Pope Francis has garnered headlines with his simplicity, as well as with his calls for a “Church for the poor.” The surprise his actions have met reflects, among other things, this: that when it comes to the matter of the haves and have nots, Christians these days tend not to rock the boat.
On July 11, 1804, in Weehawken, New Jersey—just across the Hudson River from Manhattan—two longtime political adversaries faced off in a duel. The result: Vice President Aaron Burr shot and mortally wounded the former secretary of the treasury, Alexander Hamilton. (No, Dick Cheney was not the first vice president to shoot someone!)
Dueling, which Benjamin Franklin characterized as a “murderous practice,” was technically illegal in most states.
The Bible miniseries finished this Easter with the grand finale of Jesus Christ’s resurrection. Overall it drew more than 30 million viewers, the History Channel’s largest-ever audience. It’s considered a triumph for “in your face” faith films. With a possible sequel (and the current batch of Bible-based films currently in production), The Bible may represent a modern resurrection of Bible-oriented cinema.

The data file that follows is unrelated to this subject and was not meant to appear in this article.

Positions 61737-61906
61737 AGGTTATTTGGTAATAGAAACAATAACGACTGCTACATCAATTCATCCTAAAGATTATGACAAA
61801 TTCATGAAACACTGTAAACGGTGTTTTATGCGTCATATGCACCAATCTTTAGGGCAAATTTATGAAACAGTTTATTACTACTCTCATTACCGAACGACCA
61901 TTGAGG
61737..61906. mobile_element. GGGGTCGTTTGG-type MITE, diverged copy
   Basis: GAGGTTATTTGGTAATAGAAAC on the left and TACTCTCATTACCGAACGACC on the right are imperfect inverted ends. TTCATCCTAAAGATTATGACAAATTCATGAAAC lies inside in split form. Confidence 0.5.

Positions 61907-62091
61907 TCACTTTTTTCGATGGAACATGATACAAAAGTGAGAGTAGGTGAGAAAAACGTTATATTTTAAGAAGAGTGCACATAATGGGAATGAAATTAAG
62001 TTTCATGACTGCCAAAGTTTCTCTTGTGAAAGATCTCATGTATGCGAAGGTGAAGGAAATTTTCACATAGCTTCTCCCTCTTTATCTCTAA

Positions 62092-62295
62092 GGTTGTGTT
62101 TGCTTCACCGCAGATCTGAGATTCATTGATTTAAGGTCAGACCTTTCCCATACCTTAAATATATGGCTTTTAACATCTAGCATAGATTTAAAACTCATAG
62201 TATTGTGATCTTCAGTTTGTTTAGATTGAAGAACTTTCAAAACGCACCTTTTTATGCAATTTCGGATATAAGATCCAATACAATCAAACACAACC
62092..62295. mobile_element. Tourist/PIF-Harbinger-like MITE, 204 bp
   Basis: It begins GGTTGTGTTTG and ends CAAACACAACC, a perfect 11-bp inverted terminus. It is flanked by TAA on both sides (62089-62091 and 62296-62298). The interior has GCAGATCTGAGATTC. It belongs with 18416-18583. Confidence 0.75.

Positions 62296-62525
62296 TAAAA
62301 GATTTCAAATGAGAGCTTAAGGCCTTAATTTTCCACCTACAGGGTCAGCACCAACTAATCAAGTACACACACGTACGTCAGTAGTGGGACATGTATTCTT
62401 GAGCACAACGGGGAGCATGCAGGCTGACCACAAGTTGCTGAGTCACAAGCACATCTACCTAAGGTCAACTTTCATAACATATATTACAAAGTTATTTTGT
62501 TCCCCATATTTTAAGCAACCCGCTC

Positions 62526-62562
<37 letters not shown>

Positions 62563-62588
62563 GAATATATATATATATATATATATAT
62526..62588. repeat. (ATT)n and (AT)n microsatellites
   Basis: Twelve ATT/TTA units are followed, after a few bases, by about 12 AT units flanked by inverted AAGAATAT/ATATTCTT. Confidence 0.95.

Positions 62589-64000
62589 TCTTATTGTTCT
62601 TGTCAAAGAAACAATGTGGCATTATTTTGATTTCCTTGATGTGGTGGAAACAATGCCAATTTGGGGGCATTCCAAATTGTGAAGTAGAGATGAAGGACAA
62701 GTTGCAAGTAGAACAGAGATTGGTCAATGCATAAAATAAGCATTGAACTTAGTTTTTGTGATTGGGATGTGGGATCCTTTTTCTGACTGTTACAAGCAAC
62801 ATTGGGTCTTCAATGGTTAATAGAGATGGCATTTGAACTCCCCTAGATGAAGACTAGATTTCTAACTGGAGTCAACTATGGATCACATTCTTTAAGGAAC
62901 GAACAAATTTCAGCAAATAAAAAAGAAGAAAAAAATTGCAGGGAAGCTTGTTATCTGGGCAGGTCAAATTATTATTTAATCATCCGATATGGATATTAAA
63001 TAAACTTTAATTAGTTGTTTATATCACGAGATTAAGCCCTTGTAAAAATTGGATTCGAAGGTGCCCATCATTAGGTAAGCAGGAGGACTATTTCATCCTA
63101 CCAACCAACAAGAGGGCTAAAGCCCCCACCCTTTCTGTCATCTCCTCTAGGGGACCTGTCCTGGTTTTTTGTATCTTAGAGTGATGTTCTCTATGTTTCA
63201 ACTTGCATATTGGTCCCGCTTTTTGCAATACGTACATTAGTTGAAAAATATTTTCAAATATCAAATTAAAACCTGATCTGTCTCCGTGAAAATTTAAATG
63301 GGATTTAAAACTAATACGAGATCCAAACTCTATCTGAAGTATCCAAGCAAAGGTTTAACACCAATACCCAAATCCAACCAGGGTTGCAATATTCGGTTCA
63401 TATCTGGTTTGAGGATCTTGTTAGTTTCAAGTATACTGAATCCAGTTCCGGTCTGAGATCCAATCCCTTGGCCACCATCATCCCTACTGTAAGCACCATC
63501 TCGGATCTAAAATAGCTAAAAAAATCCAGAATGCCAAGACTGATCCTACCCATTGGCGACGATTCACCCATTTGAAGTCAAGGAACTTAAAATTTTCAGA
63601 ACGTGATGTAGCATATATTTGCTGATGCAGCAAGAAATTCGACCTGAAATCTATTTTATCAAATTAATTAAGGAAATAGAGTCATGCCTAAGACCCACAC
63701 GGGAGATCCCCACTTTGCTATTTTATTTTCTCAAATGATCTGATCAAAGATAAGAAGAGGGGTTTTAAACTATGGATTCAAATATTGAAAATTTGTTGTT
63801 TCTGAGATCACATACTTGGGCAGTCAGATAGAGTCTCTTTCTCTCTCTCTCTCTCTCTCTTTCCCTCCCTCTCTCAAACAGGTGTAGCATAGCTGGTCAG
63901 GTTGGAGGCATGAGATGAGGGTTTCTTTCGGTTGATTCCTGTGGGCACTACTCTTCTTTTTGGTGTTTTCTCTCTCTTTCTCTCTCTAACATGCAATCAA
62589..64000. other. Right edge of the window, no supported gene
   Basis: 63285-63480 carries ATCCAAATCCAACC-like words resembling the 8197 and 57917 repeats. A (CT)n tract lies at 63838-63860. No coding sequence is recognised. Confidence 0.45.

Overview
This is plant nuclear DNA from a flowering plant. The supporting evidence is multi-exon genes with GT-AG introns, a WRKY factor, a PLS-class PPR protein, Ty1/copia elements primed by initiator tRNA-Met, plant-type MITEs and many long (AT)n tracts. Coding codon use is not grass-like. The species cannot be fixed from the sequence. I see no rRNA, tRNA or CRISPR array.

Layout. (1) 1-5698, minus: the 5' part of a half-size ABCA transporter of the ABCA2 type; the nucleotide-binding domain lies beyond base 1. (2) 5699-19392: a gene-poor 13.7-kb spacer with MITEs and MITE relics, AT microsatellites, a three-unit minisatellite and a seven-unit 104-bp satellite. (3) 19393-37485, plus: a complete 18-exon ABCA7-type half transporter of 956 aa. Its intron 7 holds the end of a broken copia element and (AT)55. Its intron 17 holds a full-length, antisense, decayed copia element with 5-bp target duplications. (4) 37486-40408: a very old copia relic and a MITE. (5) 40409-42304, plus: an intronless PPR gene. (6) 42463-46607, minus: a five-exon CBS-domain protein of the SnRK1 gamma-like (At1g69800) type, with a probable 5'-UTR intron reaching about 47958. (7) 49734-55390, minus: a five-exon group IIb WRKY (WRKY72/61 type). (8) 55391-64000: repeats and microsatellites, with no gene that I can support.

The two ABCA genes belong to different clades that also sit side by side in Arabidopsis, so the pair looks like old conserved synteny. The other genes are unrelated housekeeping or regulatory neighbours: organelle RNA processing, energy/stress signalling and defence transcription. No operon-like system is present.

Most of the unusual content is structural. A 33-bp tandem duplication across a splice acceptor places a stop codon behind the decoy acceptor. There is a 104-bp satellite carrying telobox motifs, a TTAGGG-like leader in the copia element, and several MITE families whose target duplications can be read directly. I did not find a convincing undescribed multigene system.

The fervent desire to place the Bible on film dates to the very beginning of the Hollywood industry.
Nearly 50 years ago, Bob Dylan romped through a century of American warfare in his song “With God on Our Side.” From killing Indians to developing nuclear weapons, in Dylan’s view Americans acted with the hubris of knowing they had divine approval. After all, “You never ask questions / When God’s on your side.”
Dylan’s verses didn’t mention the Revolutionary War, but they just as well could have.